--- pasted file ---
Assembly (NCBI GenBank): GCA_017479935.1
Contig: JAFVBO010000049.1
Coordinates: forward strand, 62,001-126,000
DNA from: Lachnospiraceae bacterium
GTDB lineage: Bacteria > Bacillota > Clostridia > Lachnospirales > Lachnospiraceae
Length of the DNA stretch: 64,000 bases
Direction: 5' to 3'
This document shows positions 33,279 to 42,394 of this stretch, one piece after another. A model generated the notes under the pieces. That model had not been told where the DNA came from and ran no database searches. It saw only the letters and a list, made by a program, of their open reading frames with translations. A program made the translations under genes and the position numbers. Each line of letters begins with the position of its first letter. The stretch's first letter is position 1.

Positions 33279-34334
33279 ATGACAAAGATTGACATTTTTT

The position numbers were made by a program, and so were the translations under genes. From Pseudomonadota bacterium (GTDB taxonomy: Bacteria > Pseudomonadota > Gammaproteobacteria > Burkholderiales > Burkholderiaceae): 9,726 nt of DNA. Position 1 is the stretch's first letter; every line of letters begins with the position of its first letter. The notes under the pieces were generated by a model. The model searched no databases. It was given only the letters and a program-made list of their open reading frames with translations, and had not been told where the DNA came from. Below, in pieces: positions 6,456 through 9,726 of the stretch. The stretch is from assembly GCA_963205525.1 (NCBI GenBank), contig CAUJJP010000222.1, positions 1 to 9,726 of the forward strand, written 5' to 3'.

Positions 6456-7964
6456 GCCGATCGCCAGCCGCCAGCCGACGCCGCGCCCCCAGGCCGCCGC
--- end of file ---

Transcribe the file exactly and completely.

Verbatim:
Assembly (NCBI GenBank): GCA_017479935.1
Contig: JAFVBO010000049.1
Coordinates: forward strand, 62,001-126,000
DNA from: Lachnospiraceae bacterium
GTDB lineage: Bacteria > Bacillota > Clostridia > Lachnospirales > Lachnospiraceae
Length of the DNA stretch: 64,000 bases
Direction: 5' to 3'
This document shows positions 33,279 to 42,394 of this stretch, one piece after another. A model generated the notes under the pieces. That model had not been told where the DNA came from and ran no database searches. It saw only the letters and a list, made by a program, of their open reading frames with translations. A program made the translations under genes and the position numbers. Each line of letters begins with the position of its first letter. The stretch's first letter is position 1.

Positions 33279-34334
33279 ATGACAAAGATTGACATTTTTT

The position numbers were made by a program, and so were the translations under genes. From Pseudomonadota bacterium (GTDB taxonomy: Bacteria > Pseudomonadota > Gammaproteobacteria > Burkholderiales > Burkholderiaceae): 9,726 nt of DNA. Position 1 is the stretch's first letter; every line of letters begins with the position of its first letter. The notes under the pieces were generated by a model. The model searched no databases. It was given only the letters and a program-made list of their open reading frames with translations, and had not been told where the DNA came from. Below, in pieces: positions 6,456 through 9,726 of the stretch. The stretch is from assembly GCA_963205525.1 (NCBI GenBank), contig CAUJJP010000222.1, positions 1 to 9,726 of the forward strand, written 5' to 3'.

Positions 6456-7964
6456 GCCGATCGCCAGCCGCCAGCCGACGCCGCGCCCCCAGGCCGCCGC